MoneyWe’re redux-ing an exercise we performed at the outset of the offseason. Namely, seeing where things stand financially for the Cubs in 2015, now that we know a whole lot more about the spending picture. The purposes back in November for doing this were tied mostly to “how much can the Cubs spend from here?”, while the purposes now are tied mostly to “how high are the Cubs pushing the payroll at this point?”

Most of the big signings are completed, and most of the arbitration cases are settled. So, away we go …

Chicago Cubs 2015 Commitments

Guaranteed Contracts (via Cot’s Contracts and other published reports, rounded where appropriate):

Jon Lester – $15 million*
Miguel Montero – $12 million
Edwin Jackson – $11 million
Jason Hammel – $9 million
Starlin Castro – $6.9 million
Travis Wood – $5.7 million
Anthony Rizzo – $5.3 million
Jason Motte – $4.5 million
Tsuyoshi Wada – $4 million
Jake Arrieta – $3.6 million
Jorge Soler – $2.7 million
Chris Denorfia – $2.6 million
Chris Coghlan – $2.5 million
David Ross – $2.5 million
Welington Castillo – $2.1 million
Felix Doubront – $1.9 million
Ryan Sweeney – $1.5 million
Gerardo Concepcion – $1.2 million
Jacob Turner – $1 million
Kyuji Fujikawa – $500,000 (buyout)

*(Although the AAV of Lester’s contract is $25.833 million, it has a very unique structure, including a huge signing bonus, $15 million of which was paid in 2014. So, technically Lester receives only $15 million from the Cubs in 2015, which is his salary for the year. That skews the payroll picture quite a bit, but that may have been the point (i.e., preserving financial flexibility in the 2015 payroll).)



Arbitration Eligible Players (midpoint of salary requested and salary offered):

Dexter Fowler – $9.7 million
Pedro Strop – $2.5 million

You also have to account about $10 million for other players on the 40-man roster and health insurance benefits.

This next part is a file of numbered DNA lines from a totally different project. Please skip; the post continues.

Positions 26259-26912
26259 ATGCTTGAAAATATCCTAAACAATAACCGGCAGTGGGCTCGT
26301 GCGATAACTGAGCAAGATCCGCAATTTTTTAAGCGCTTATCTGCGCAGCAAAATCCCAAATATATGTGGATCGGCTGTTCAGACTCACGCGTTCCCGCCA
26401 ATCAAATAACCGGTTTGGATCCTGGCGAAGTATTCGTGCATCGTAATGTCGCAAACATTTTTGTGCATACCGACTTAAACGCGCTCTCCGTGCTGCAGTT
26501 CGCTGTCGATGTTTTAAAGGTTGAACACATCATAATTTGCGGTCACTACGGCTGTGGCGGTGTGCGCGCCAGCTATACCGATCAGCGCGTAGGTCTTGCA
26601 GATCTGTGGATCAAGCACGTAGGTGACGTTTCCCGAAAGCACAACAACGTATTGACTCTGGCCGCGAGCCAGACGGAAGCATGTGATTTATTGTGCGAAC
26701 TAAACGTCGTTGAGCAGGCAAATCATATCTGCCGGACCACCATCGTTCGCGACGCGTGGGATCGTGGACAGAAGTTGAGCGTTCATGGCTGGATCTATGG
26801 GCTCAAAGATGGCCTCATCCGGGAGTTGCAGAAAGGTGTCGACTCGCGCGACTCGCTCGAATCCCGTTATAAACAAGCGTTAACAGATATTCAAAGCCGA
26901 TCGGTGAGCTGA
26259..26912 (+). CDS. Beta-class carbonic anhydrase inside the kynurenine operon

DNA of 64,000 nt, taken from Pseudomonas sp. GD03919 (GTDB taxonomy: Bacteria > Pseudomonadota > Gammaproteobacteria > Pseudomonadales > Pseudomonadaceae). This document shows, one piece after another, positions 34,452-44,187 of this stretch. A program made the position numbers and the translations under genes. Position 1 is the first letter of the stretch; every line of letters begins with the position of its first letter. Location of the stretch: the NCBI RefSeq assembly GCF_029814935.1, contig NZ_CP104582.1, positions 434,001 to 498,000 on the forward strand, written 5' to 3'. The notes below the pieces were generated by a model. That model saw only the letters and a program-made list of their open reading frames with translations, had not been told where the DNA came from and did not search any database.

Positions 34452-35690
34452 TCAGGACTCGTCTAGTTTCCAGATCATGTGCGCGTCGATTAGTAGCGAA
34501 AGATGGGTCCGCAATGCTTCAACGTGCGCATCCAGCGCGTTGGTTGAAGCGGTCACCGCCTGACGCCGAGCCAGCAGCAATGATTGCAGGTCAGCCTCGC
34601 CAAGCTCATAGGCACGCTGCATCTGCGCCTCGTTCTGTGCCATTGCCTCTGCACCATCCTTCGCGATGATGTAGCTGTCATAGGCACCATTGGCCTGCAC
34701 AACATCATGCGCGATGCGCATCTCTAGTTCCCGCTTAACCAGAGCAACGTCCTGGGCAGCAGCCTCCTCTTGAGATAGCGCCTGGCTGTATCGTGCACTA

Total: $117.7 million.

Prior to the offseason, I pegged the Cubs’ upper limit at about $110 million in 2015 payroll, up from about $90 to $95 million spent in 2014, based on a variety of assumptions about the baseball-related spending that current revenue levels could support.

Even then, I admitted I was being conservative, but I also wanted to account for the front office likely wanting to leave in some flexibility for mid-season additions or international surprises. We’ll see if the Cubs pare payroll from here by dealing guys like Castillo, Wood, and/or Jackson. If not, and if the Cubs enter the year at a payroll level higher than I’d suspected, well, I mean, that’s definitely one time I’d be more than happy to be wrong.

As for whether there’s room to make a significant addition from here (in terms of payroll cost), I doubt it. The Cubs are likely to see healthy revenue gains this year, but I’m not sure that is going to make an impact on the baseball operations side until it’s quite clear that those revenue gains are actually coming. Consider that attendance is probably going to be up – and the Cubs are more sensitive to revenue fluctuations tied to ticket sales than most teams – and there are many new corporate deals in place, but the 2015 bridge TV deal probably isn’t going to net a huge amount of additional revenue over 2014. Further, any additional revenues tied to the renovation efforts may not be entirely clear until later in the process.

(For more on the Cubs’ financial picture, and why expenditures are artificially limited right now, see last year’s detailed analysis.)

One other big thing to consider: payroll isn’t the only expenditure for baseball operations. The Cubs are rumored to be blowing their international budget again this July, which would mean more spending on the amateur side when compared to 2014.



That is all to say, while I’d expect payroll to increase again in 2016 from these levels, I suspect the Cubs are close to their 2015 limit for now. The best guess here is that they look to trim a little, and then “leave some powder dry,” as they like to say, for possible midseason moves.




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